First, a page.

For the most part this is good - there’s enough bloggers and videographers who want fame that if all of them posted all the time, all the content you’d see would be optimized for how much promotion someone is willing to do, instead of the better “good enough to share” standard. It took me long enough to realize this that I’m pretty sure I badly annoyed Hacker News; for the most part, I just don’t try to post my own stuff in “forum” or “reddit-like” environments anymore; it’s not the way they are designed to work and it’s sort of a jerk move to try and subvert it. All you can do is write and hope it happens again, but you don’t have any way to encourage it beyond that.
Some Kinds of Promotion Are Reserved For The Already Successful
The only way a Substack grows is through tweets. I am like 85% serious when I say this. I have been featured in various Substack leaderboards, newspaper articles, podcasts, radio shows, and blog posts since Platformer began. The only thing that ever moves the needle is some screenshot of a paid blog post getting 500 likes. I wish I had other obvious avenues for growth, but to date it really feels like it’s Twitter or nothing.
That got me thinking, because so far Twitter for me has been sort of nothing; some very nice people have posted my very largest articles, but mostly the traffic from this has been pretty easy to lose in the mix. I’m definitely not the best at Twitter, but the huge difference between “I only grow from Twitter” and “Twitter does nothing” coupled with the idea made me suspicious there was something besides a lack of skill at play.
Checking on who Casey Newton knows, we find he has a pre-existing network of journalists of some kind or another who know him, know his work and have pretty big audiences himself. Freddie DeBoer has done pretty well this year too, but also built his core audience in a mainstream-journalism way. There’s nothing wrong with that; both earned their success. But it does bring up the question of who does well on Substack writing mainstream journalism-ish stuff without that kind of background. So I asked:
Resident Contrarian @ResidentContra1@jessesingal Out of curiosity (and assuming you keep up on this) who do you think are the big got-into-jouralism-type-writing-but-weren't-mainstream-journalists-or-adjacent winners of Substack so far?
In addition to Jesse’s suggestion, I thought of Richard Hanania who wasn’t exactly a household name before his Substack. But even Richardson and Hanania had fairly Substantial mainstream contributions and networks before their first Substack posts, and at least somewhat maintain them now.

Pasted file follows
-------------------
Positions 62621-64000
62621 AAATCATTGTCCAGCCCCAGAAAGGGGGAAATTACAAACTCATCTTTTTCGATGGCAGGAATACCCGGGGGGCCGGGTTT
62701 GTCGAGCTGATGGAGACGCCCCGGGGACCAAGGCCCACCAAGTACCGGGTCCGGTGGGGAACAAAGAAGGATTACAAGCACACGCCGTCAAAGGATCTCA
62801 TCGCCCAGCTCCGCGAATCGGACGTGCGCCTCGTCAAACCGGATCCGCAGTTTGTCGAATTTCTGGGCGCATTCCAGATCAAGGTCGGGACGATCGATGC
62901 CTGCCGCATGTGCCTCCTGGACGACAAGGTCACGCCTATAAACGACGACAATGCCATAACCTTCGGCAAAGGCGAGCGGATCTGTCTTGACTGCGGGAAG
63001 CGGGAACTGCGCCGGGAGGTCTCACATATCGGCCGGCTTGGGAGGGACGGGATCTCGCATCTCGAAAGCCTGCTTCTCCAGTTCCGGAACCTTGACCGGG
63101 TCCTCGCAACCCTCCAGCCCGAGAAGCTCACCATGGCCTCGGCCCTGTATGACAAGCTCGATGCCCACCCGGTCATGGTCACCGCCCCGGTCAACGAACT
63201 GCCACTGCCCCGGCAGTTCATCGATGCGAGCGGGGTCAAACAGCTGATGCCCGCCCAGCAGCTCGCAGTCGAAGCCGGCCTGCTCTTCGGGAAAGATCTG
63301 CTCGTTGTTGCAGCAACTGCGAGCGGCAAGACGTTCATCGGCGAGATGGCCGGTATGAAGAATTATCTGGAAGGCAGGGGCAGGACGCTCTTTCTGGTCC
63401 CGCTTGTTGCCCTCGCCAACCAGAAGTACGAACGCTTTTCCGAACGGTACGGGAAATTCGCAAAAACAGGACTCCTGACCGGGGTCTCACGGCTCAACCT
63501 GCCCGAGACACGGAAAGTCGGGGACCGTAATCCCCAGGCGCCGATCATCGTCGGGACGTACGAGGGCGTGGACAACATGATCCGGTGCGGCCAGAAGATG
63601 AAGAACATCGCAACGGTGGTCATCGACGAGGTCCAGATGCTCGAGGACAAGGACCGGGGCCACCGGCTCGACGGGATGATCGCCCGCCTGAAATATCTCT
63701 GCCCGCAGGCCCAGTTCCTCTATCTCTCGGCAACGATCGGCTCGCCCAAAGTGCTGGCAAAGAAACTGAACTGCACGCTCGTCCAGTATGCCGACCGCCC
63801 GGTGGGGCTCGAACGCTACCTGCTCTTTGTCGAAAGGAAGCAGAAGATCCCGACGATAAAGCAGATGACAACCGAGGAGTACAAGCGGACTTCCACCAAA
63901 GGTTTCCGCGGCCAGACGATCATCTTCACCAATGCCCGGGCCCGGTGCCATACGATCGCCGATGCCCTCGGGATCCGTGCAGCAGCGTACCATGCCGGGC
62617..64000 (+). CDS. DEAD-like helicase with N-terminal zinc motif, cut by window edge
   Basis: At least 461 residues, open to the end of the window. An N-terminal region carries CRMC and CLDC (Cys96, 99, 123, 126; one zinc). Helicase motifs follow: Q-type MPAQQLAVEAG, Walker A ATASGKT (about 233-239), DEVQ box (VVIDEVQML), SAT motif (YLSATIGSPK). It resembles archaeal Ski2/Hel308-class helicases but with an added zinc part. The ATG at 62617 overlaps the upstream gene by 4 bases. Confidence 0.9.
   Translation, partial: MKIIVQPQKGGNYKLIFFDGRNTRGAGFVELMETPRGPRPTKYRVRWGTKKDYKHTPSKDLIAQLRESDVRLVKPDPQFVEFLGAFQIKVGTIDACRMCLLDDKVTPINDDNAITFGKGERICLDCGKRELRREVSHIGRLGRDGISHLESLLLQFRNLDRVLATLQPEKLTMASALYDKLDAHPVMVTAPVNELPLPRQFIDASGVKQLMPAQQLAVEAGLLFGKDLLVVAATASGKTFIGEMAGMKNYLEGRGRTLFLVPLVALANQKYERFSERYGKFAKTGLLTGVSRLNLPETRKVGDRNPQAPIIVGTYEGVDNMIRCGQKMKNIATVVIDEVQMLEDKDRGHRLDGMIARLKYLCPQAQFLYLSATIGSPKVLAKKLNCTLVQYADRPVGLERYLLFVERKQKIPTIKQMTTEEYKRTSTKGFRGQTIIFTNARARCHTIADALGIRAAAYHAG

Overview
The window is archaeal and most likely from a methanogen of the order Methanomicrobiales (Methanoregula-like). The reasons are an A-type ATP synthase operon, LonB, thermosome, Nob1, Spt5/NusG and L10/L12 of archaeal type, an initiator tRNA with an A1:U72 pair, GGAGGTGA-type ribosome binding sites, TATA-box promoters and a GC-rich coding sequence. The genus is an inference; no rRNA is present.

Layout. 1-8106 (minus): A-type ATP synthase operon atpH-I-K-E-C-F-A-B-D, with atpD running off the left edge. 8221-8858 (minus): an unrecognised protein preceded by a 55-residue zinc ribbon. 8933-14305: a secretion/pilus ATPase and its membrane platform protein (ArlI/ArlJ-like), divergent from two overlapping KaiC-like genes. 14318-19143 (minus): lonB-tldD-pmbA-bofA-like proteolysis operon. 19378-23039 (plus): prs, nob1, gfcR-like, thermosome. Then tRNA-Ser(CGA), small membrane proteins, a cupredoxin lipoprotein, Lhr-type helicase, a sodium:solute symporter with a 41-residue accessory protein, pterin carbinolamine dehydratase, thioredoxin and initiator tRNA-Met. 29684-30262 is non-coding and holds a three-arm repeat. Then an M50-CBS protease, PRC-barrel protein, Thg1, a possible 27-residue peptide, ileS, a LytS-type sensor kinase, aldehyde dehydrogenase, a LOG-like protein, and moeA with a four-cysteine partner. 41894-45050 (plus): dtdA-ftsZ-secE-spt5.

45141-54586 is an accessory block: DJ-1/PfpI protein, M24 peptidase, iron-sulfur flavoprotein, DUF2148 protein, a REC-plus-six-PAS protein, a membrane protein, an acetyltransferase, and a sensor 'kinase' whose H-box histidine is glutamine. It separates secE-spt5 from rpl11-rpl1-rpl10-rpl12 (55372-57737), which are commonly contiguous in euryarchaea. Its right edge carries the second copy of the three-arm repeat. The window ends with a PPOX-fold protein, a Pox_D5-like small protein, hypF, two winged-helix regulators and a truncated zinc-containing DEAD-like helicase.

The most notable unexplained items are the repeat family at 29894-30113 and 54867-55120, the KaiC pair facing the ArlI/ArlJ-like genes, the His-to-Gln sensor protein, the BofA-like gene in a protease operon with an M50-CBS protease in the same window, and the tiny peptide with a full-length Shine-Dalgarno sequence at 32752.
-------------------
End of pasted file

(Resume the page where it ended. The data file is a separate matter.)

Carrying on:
That’s a really long, inefficient way of saying that depending on your definition of “success” it’s not obvious that Twitter is a useful way to get the snowball rolling on Substack popularity for general-topic writers, if only because it’s not clear that anybody has ever become a popular general-topic writer “from scratch” on Substack at all.
The summary of all the marketing stuff here is this: After a year, I don’t really have any advice for others (or myself) more concrete than just trying to write well, and then doing what you can within polite boundaries to get it read. Of course there’s some priorities in how I approach that - I’m much more likely to email someone with an audience a link to my article than anything else - but for now I’m mostly stuck to the same “write well and hope it works” tactic (almost) everyone else is.
My audience has come from a few different sources, but Substack’s metrics aren’t always the most granular and it’s often difficult to track the proportions of my audience that come from different interest groups. To the extent I can figure out the general shape of where my subscribers are coming from, my read of the data usually makes me think of y’all as mostly belonging to three broad groups: The left-aligned, the tech/start-up readers, and other Christians.
A lot you came from Sullivan’s blog which is broadly but nowhere-near-entirely left aligned. Another portion came/stayed because my most popular article is talking about being poor and how bad it is, which is fairly universal but a little more left-aligned than right aligned.
I can’t say for sure that this is the biggest cohort of my readers, but I suspect it is because I can see when people unsubscribe. While I often write things that people disagree with or might not enjoy, there’s a significant noticeable bump in unsubscribes when an article is right aligned (say, criticizing CRT or the FDA) as opposed to any other topic big enough that it hints at my actual readership being more left-than-right.